As you sit down to pay your bills each month, how sure are you that you have enough money to cover everything? Do you have plans for what you’re going to do with the money that’s left over after you cover expenses? Do you even know whether you’ll have money left after expenses? These are just some of the questions answered by a budget.
A lot of people think budgeting is a bore. They don’t want to deal with numbers and calculations, so they don’t create a budget. Unfortunately, those people are missing out on one of the simplest, most effective money management tools out there .
Need more convincing? Here are a few reasons that you need a budget.
To organize your finances.
Each month you have money coming in and money going out. Do you know what’s coming and going? Having a budget consolidates your finances and helps you understand your total income and total expenses. It’s all right there on a single sheet of paper. A budget forces you to keep better track of your income statements, like pay stubs, and your monthly bills. Having these documents organized makes it easier to reference them when necessary (like tax time).
You can figure out where you’re wasting money.
If you never look at your spending on paper, you’ll probably never realize just how much money you’re spending unnecessarily. A budget forces you to look at where your money is going and answer for the money you’re spending. If it seems like you have holes in your wallet, a budget can help you plug those leaks. Because a budget requires you to list out your expenses, you can easily look at each expense and decide whether it’s a necessary expense or something you can live without. Without a budget, you might never go through the process of pruning your expenses.
Stay out of debt.
A budget can be a great debt management tool. How? Most debt arises because there are some expenses that can’t be covered using current income. When that happens, you’re forced to borrow money to pay the bills. Unfortunately, paying back what you borrowed doesn’t always happen quickly, leaving you with extra liabilities. With a budget, you can examine possible places to cut your spending so you don’t have to use credit cards or loans to make ends meet.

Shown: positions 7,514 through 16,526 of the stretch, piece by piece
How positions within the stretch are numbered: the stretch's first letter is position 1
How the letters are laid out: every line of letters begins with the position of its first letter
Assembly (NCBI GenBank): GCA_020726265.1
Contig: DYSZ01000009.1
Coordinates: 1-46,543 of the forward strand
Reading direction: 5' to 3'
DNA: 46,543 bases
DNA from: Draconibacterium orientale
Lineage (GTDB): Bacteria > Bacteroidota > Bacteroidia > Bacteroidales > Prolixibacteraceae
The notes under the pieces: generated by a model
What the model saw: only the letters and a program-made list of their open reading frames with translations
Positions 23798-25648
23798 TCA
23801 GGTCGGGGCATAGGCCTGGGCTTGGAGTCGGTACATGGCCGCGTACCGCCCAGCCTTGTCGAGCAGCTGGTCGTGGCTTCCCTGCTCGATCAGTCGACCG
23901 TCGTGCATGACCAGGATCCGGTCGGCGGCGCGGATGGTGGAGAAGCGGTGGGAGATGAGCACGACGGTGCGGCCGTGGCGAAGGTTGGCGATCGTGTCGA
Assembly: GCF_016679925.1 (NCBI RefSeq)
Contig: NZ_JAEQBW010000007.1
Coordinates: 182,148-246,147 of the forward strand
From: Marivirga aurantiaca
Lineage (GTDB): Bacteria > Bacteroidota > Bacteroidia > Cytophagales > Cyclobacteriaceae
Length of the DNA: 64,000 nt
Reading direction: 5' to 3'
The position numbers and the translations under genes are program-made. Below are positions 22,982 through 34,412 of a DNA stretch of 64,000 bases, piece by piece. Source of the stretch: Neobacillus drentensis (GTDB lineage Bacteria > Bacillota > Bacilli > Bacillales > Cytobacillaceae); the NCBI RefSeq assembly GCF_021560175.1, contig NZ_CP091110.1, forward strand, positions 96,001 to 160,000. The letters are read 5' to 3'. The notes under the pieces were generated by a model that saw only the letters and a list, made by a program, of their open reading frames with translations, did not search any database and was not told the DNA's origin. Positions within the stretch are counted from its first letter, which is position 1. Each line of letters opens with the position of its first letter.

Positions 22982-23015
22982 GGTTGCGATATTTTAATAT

Keep your spending under control.
Without a plan, your spending can easily spiral out of control. Out of control spending is dangerous. It can deplete your savings (if you have any) and skyrocket your debt. Nobody wants to have that kind of financial lifestyle. Since you create a budget before you ever start spending, you’re better able to gauge the level of leisure spending you can afford. Updating your budget throughout the month allows you to see how much money you can afford to spend based on what you have leftover after your expenses have been covered.
Meet financial goals.
Savings and debt goals are easier to reach when you use a budget. After plotting your income and expenses, you calculate what you have leftover. That number is called your net income – the difference between your income and expenses. Your net income is the amount of money you have to meet your financial goals. For example, if you have a net income of $500 a month, you know you can put $500 toward paying off your debt. You can also use your budget to accelerate your progress toward financial goals. By using cutting out some of your expenses, you can increase your net income and move toward your financial goals at a faster pace.
Have a plan for spending money.
I like to compare living without a budget to going on a trip without a roadmap. You’re sure to get lost without one. You might make it to your destination, but it’s easy to get lost or sidetracked along the way. The same thing happens in finances. You might reach your financial goals, but it could take longer and cost more than it would if you’d used a budget to plan your spending. Like other plans, a budget can be changed. The key is a successful budget is starting out somewhere then adjusting your budget so it meets your needs.
Creating a Stellar Budget
Give your budget a few months to work. It’ll take you that long to get used to spending based on a budget. Plus, you may have to go back and change some things as you compare your spending habits to what you’ve budgeted. Make sure you’re disciplined and avoid cheating on your budget just so you can say it works.
Don’t think you need to have special financial software to create your budget – you don’t. Instead, you can simply write your budget on a piece of paper.
Make sure you include all your income and expenses. Don’t try to inflate your income or deflate your expenses. You aren’t trying to impress anyone with your budget. Besides lying on your budget will only hurt you as you try to spend money and learn that it’s already gone.
Adjust your budget as needed. Budgets don’t always work the first time around. You might have to tweak some of the numbers as you see whether your budget fits your needs. Also make sure you update your budget periodically as your income or expenses change.